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Updated by Adventure Travel Travel on Jan 22, 2017
Headline for List of things to take on your hiking trip- The ABC's of top class gear!
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List of things to take on your hiking trip- The ABC's of top class gear!

If you are finally breaking out of a routine boring lifestyle or continuing your string of adventures, here's the ultimate checklist of safety, emergency & regular equipment for your next hike;

1

Navigation

Navigation

Regardless of all the sophisticated high-tech devices, you've got, grab a paper map and route description or guide book, with a compass and a set of binoculars. There's always a chance of getting lost or delayed especially caused by climate changes like heavy fog, unexpected physical conditions, and injuries, and sometimes by wild animals that may divert your route. You could also opt for professional services like Aitken Spence Travels when trekking the unknown.

2

Hydration

Hydration

You definitely need plenty of water to get through the intense work. Escaping into the wilderness with friends or groups especially if you plan to camp out at night is all great, but make sure to avoid any kind of sodas and alcoholic beverages as they dehydrate the body. Unless you know for sure about a safe water source en route for a refill, it wouldn't hurt to pack in a lightweight water filter so you could drink water from a stream, waterfall or river.

3

Nutrition

Nutrition

When you hike through forests and hills, you carry your body weight plus you backpack all the way. So while you burn your energy fast, you also need to restore it to keep moving. Make sure to add some candy bars, snacks, granola, dried fruit and energy bars – they consume very little storage space and will be your ultimate source of strength.

4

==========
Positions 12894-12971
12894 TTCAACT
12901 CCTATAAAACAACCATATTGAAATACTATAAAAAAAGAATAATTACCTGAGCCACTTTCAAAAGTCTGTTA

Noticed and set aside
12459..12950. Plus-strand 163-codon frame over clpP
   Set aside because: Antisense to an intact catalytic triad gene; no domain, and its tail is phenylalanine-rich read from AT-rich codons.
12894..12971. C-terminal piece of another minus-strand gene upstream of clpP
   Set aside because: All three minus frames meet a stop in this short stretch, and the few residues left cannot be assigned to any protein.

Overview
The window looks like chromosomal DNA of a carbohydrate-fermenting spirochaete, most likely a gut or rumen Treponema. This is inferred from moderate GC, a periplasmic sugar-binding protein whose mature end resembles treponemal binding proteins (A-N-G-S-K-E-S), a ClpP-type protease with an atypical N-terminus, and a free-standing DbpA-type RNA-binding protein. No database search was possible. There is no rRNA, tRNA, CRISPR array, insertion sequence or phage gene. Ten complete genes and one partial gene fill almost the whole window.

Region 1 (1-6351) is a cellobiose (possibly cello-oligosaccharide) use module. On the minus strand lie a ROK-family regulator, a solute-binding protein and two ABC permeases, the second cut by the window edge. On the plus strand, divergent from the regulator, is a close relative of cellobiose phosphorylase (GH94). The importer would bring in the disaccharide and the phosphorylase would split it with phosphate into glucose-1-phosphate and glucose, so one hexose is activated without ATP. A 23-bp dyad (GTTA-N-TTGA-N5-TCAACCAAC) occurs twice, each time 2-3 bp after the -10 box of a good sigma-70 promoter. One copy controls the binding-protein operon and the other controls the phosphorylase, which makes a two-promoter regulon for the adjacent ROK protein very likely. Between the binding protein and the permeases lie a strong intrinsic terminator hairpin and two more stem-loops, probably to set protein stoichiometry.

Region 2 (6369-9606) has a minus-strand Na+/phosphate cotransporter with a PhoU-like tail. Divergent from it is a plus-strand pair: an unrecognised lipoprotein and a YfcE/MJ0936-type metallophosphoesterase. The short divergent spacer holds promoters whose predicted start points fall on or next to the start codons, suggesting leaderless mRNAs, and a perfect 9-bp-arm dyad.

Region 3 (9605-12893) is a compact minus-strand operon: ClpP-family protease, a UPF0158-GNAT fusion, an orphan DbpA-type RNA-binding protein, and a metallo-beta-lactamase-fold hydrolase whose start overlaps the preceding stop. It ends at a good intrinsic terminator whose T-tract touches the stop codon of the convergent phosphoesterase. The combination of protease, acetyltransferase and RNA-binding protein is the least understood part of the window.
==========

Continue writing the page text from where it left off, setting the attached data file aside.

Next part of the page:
First-aid Kit

First-aid Kit

You should always be prepared for unexpected injuries and tools to minimize further damages. Regardless of experience, skills and familiarity of a route do not be knuckleheaded! The basics include insect repellant, tweezers, aspirin, sanitized gauze, medical tape, bandage, antibiotic ointment, and glucose. If you are more experienced with medical knowledge you could carry a small suture kit as well, but don't carry an entire pharmacy.

5

Communication

Communication

Definitely take a whistle with you. If you are lost or hurt and in need of assistance, a whistle can surely help you be heard. But do not blow it for fun and get yourself into the 'Boy who cried Wolf!' situation where no one would take your call of emergency seriously. It is always useful to carry two-way radios to stay connected to your fellow trekkers, especially if it is a large group.

6

Fuel

Fuel

You never know how handy fuel can be if by any chance the hike is prolonged. You could use it to light a fire to keep you safe and warm at night, to boil some water and also cook some food. But be very mindful of the fuel you carry – you surely don't want to start a forest fire. Add some matches, dry paper that can be used for a fire if needed.

7

Clothing & Accessories

Clothing & Accessories

It's always best to take a long-sleeved shirt and long pants to prevent insect bites and sunburn. Don't be lazy to take one extra set of clothing and a hooded raincoat in a waterproof packing. Avoid cotton and any type of denim as they absorb moisture and do not dry fast enough.
Footwear is extremely important because your entire excursion is on foot. So take a comfortable pair of sportswear shoes or boots (highly recommended) to support your feet and ankles with long hours of walking and the weight you would carry. You certainly do not want cuts, bruises or blisters, so take the right fit paired up with quality socks.

8

Light & Shelter

Light & Shelter

You should take a flashlight and/or headlamp with extra batteries, and a tarp or tent to keep you safe and dry. Travel Sri Lanka anytime of the year and you would be amazed by the diverse climates such a little island could offer. Adding a blanket in a waterproof packing will be a treat as and when you camp out in the wilderness.

9

Camera

Camera

Who would want to come back home without a single picture of breathtaking views you see only when you go on a hike? Nowadays mobile phones almost by default have an in-built camera, but the lifetime of a single phone battery is too short to count on it for every need. So don't forget to take a camera to complete you foolproof hiking gear.